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For Conservative Muslims, Goal of Isolation a Challenge

Institute of Islamic and Arabic Sciences
The Institute of Islamic and Arabic Sciences was a key part of a Saudi campaign to spread Wahhabi Islam, but now only holds Friday prayers, with sermons that are "nothing controversial," one man said. (Lucian Perkins - The Washington Post)

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Wahhabism is an ultra-conservative brand of Salafism that emerged in Saudi Arabia. Its strictest adherents read Islamic scriptures literally, reject centuries of Islamic legal scholarship as unnecessary "innovation" and regard many Western values as un-Islamic. They also regard Jews, Christians and non-Wahhabi Muslims as "unbelievers" who should be avoided.

"Salafis are the fundamentalists of the Muslim world," said Ihsan Bagby, a professor of Islamic studies at the University of Kentucky. "Just as Christian fundamentalists are focused on who's going to heaven and hell, who's the true believer and who's the nonbeliever," Salafis "are really focused on belief. . . . For the most part, they are apolitical."

Polling by Bagby found that about 8 percent of worshipers at U.S. mosques favor a Salafi approach. But although Salafi Muslims are more isolated now, some scholars say their approach to Islam could become more appealing in response to increasingly negative views of Muslims among Americans and vitriolic Islam-bashing on the Internet.

"Salafi teachings begin to be more attractive to more Muslims as a defensive response," said Peter Mandaville, an assistant professor in George Mason University's Public and International Affairs Department. "In the face of this new global war on Islam, they are saying, we will hold fast and emphasize anew the fundamental tenets of our faith."

Safi Khan, Dar-us-Salaam's imam, declined requests to discuss the mosque or his theological beliefs, and Minhaj Hasan, a spokesman for the mosque, said its officials had decided not to talk to Washington Post reporters.

But other Salafis have tried to allay fears that their brand of Islam fosters extremism.

Salafi Society D.C., a group of mostly African American Muslims who worship in an unadorned white brick building in Northeast Washington, has a prominent disclaimer on its Web site stating that "we are free from . . . car bombings, highjackings [sic], suicide killings, and all forms of terrorism."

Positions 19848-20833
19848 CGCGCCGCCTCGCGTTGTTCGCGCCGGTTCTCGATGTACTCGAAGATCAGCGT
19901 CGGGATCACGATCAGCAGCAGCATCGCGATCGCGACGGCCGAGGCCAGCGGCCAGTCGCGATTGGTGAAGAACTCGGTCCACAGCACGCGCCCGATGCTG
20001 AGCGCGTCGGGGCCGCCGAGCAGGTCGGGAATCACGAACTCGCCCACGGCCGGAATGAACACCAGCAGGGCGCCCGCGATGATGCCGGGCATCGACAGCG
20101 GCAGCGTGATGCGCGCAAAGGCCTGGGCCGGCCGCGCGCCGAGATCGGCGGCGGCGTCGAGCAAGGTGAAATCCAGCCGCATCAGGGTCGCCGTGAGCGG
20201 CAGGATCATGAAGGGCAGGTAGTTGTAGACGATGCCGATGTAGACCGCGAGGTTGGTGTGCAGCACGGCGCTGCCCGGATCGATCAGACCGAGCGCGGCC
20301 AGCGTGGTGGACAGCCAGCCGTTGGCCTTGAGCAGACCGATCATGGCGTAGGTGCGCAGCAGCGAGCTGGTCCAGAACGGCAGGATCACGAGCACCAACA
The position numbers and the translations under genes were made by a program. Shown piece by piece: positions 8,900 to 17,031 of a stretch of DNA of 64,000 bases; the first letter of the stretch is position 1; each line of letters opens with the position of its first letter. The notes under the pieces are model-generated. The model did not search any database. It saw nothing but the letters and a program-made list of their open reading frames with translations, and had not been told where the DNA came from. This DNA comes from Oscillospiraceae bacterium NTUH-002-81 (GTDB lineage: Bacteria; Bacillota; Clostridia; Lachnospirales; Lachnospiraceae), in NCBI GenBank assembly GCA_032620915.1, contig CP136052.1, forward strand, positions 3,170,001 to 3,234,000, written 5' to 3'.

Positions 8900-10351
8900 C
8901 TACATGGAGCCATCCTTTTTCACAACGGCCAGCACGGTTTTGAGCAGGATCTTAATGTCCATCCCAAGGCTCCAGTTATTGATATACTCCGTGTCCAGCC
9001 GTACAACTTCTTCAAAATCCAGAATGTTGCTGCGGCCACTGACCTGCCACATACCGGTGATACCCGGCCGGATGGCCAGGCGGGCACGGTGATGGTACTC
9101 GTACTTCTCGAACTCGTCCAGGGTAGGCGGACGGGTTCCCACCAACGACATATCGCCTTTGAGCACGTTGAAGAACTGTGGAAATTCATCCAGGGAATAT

Nihad Awad, executive director of the D.C.-based Council on American-Islamic Relations, said Salafis increasingly are prepared to participate in the U.S. political system instead of shunning it. "I have been invited [by Muslims] to talk about election strategy, whereas I would not have been invited before," he said.

Yasir Qadhi, a lecturer with AlMaghrib Institute, an Islamic educational organization founded by a former prayer leader at Dar-us-Salaam, cited his own experience as an example of how Salafism has adapted in the United States.

Qadhi, who was born in Houston and graduated from Saudi Arabia's Islamic University of Medina, is getting his doctorate in Islamic studies at Yale University -- a sign, he said, of how second-generation Muslims are adapting. "It's unprecedented that a Salafi is doing a graduate degree at an Ivy League school," said Qadhi, 31. "Our forebears would see that as anathema."

In the past, Qadhi said, Salafis debated whether Muslims should even live in the United States. "For me, that question is so utterly ridiculous," he said. "Where do you want us to go?"

The Saudi Campaign

Nabil Samman's urgent voice filled the prayer rooms -- one for men, one for women -- at the Institute of Islamic and Arabic Sciences in America on a recent Friday afternoon. The white-bearded, Jerusalem-born prayer leader was giving a khutba , or sermon, about the perils of not properly supervising Muslim girls.


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© 2006 The Washington Post Company

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